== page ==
Matchbox Buccaneer (Thanks to our inestimable Webmaster, Bob!)


All are at the painting stage. The Sea Vixen and Hunter GA.11 are both the same scheme (which helps with planning my airbrushing sessions), as are the Harrier, Bucc and Hunter T.7. Sorry, no pics at this time, maybe later.

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Paul, jump right in! Thanks for listing your Works in Progress!


Thanks Keith! As for my pace, I'm waaaaaay under my production level of last year! I'll be lucky to have completed fifty models this year!



Thanks Gil! Yeah, sometimes I do feel a bit stretched. That's when I pull out something simple like the biplane and Hurricane and just 'throw them together'. I do have sort of a system which, while I do build what I like and let the chips fall where they may, does include building as many subassemblies as I can until I get to a level where I need glue to dry or paint to be laid down. Then I'll move on to the next model. I'll bring everything to the decal stage and then decal everything all at once. Then I finish everything off at leisure til it meets my satisfaction. And yes, I do have fun!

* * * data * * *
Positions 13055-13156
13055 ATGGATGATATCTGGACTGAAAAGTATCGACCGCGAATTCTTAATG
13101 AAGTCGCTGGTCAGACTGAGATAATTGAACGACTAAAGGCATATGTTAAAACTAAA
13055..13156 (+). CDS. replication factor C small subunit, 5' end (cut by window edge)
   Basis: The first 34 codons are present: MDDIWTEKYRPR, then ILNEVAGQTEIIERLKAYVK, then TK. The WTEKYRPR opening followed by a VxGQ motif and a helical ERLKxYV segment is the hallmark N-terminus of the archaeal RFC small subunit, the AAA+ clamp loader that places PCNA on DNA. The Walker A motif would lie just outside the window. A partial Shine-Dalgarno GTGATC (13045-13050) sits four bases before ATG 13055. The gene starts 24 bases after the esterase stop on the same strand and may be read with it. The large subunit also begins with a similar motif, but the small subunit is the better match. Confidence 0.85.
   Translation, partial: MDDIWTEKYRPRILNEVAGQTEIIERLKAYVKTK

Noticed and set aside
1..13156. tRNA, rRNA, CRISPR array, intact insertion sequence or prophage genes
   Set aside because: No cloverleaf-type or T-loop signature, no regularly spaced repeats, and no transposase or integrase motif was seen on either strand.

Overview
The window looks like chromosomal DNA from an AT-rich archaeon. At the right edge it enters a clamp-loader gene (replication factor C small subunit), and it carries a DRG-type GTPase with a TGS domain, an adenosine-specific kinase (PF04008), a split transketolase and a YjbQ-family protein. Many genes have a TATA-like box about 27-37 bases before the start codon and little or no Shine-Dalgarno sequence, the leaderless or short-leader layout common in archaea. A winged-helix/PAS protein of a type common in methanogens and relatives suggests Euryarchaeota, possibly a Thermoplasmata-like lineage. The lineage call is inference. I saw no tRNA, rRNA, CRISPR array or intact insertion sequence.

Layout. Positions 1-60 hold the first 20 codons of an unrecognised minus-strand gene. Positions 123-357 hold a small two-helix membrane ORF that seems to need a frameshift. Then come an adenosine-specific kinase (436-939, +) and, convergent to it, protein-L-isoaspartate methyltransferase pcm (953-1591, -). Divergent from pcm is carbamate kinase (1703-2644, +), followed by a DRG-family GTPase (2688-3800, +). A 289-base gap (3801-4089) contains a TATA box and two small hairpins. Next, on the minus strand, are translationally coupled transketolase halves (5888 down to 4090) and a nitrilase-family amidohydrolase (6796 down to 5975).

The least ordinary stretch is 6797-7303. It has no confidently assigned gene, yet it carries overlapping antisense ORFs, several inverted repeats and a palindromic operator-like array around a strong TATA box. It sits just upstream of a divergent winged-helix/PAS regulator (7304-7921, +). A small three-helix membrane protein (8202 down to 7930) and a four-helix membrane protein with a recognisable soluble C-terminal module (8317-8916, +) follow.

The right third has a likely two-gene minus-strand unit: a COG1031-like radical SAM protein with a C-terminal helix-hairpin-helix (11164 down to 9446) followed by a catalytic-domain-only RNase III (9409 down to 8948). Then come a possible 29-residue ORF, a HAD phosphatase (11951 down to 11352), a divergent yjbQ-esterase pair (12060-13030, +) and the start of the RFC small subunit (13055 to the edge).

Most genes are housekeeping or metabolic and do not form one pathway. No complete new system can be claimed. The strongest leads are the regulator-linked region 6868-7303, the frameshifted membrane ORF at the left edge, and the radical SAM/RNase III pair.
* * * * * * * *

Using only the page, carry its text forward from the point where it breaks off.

Mark, do you paint your models with a standard brush? Or, do you airbrush them? I'm not asking to be ignorant, but on the old forum you asked for constructive criticsm, so......


1. The Hurricane and Biplane especially seem to be brush-painted. If airbrushed, I would suggest successive, light coats.


James, yes, these two are brush painted. I did thin the paint a little to try and get it to lay down better, but was marginally successful. I didn't airbrush these because , well.... I was lazy. These were simply a 'shake the cobwebs, burnout reducer' builds so I didn't utilize all the 'advanced' techniques. These were just models I 'threw together' for fun to push through the modelers block.



2. I never mask my wheels, either. Too tedious. What I do, however, is work "out of the lid". After mixing up the paint in the jar, I either use whats in the lid, or if Vallejo, use a pallet. I dip my brush in the thinner du'jour, then into the paint well. Touching the brush tip to the wheel allows for oncotic pressure to "pull" the thinned paint from the brush to the plastic wheel (path of least resistance). This easily makes a demarcation around the thinnest of wheel hubs. After that, it's easy to go back and paint the rest of the tire by hand.


I agree, I never mask my wheels either. The technique you described is what i do as well. It didn't work too well with the biplane, so I'm going to try the same thing in reverse using the silver on the hubs. Although, the paint callout does show them painted with alternate red/yellow stripes, but I'm not sure I want to mess around with that.